Computer architecture bottom-up, improvised

What series of components and abstractions comprise the functionality of a basic computer? The question can easily resolve itself by means of a refresher in a digital logic or architecture textbook, or better yet, the NAND to Tetris self-educating course I would myself be inclined to explore one day in effort to reacquire a lot of the fascinating in-depth insight that escapes my memory.

Notwithstanding, I would expect any computer user beyond, let’s say, casual, to possess at least an approximate high-level comprehension to the respect. I would consider this an intriguing (interview, or otherwise) question even: describe how a computer works from first principles, to the best of your ability. Could I handle such a question at this given moment? I’ll make an attempt and give my word of honor in not having prepared in advance beyond the university architectural course from ~15 years ago and an occasional independent effort to refresh certain knowledge, the last of which dates to three years ago. Feel free, however, to regard the following as a product of fiction.

We’ll start with a transistor as the simplest analog unit of memory. Actually, the transistor houses a chemical substrate that facilitates particular electron flow depending on the charge to the terminals. I believe several different transistor models exist, including the only one I can recall - FET (Field Effects Transistor). I’ll embarrass myself in any further electrical engineering oriented deliberation attempt.

We can construct logic gates by means of a handful of transistors and other analog components I conveniently won’t mention (because I don’t know or remember). The logic gates include AND, OR, XOR, NAND, and NOT gates. Some of these gates can comprise a conjunction of other simpler gates, but I’m inclined to say that a spartan gate construction is vital to minimizing the circuit critical path (propagation delay), cost, energy consumption, and power dissipation.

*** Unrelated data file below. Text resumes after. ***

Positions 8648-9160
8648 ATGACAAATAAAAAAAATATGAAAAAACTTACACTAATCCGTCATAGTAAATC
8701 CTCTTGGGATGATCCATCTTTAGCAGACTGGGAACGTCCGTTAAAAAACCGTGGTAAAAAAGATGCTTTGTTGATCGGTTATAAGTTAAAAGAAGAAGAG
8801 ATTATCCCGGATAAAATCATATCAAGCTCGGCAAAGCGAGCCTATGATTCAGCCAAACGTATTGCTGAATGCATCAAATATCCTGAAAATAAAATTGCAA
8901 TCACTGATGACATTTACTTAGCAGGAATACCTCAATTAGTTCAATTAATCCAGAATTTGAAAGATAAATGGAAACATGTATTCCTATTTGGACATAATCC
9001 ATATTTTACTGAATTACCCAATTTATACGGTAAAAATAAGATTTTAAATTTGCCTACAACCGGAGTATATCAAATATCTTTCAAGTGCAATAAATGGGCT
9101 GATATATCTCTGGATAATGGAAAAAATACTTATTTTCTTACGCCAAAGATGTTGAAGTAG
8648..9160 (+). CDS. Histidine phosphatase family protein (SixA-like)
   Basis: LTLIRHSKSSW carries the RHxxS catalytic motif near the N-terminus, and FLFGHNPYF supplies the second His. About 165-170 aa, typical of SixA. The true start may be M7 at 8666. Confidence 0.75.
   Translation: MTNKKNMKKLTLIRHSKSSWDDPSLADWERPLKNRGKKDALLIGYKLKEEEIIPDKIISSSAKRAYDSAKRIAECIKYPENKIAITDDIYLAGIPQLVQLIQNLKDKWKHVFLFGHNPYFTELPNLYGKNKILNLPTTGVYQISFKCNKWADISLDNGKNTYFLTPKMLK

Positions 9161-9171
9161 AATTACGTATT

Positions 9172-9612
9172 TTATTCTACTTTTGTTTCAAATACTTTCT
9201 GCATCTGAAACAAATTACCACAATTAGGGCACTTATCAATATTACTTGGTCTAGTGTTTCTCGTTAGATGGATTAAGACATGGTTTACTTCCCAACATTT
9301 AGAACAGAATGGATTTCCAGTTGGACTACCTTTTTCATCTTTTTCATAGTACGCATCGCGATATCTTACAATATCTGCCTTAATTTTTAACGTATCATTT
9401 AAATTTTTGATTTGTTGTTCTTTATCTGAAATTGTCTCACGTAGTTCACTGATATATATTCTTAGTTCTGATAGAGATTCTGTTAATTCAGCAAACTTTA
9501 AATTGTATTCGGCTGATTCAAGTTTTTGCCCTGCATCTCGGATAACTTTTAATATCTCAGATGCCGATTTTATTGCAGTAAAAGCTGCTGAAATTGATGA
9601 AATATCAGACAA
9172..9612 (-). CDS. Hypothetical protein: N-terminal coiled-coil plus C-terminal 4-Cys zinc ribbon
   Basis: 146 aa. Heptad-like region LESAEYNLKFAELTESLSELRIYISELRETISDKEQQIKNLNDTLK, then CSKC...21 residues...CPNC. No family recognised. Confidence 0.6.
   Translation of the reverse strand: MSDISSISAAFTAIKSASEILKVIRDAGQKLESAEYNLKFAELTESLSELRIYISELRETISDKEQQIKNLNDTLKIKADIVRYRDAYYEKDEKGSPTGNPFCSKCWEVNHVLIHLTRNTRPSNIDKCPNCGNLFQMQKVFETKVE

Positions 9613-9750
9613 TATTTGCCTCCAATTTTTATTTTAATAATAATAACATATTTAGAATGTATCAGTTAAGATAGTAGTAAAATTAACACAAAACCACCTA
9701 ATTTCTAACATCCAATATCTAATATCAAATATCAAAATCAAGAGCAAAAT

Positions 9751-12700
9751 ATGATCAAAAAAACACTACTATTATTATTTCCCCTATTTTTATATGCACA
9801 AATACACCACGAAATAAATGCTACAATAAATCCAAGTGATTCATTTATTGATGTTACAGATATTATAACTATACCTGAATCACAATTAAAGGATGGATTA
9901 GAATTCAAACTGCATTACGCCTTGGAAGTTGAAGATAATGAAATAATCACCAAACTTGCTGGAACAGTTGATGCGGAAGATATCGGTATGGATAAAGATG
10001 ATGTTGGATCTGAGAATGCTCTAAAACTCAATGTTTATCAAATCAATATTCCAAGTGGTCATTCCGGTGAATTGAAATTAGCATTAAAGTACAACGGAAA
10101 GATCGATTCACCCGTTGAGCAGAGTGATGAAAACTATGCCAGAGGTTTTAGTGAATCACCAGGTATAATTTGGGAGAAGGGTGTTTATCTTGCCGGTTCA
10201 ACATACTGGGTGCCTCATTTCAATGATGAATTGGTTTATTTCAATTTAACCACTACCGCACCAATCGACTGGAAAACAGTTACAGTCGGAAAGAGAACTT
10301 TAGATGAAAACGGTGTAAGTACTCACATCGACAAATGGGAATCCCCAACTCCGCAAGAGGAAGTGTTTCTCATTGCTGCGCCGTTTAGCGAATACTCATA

With these gates we can construct some (state-oblivious) combinational circuits: multiplexors, demultiplexers, encoders, decoders, half adders, full adders, carry-look-ahead adders, and others composed of the aforementioned simpler components. Most importantly, we can construct the ALU (Arithmetic Logic Unit), capable of carrying out varying arithmetic operations in one circuit.

How are multipliers and dividers constructed in a way that’s obviously efficient? [This is where I sweat.] I recall particular divide and conquer multiplier circuit constructions that scale more efficiently [logarithmically?] with respect to input. We clearly want to abstain from repetitive addition or the grade-school multiplication table paradigms. With respect to input length, multipliers and ALUs in general are designed to handle X-length inputs. Anything less and the units pad the input with zeros. Anything greater, and we can stack multiple units, or split up the input and reuse the circuit. [some long abandoned neurons begin to (perhaps deceptively) shiver in my brain.]

Subtraction is really negative addition in disguise. I should mention that all of our arithmetic takes place in binary format, and 2’s and 1’s compliment arithmetic are the two different forms of handling overflow (I believe).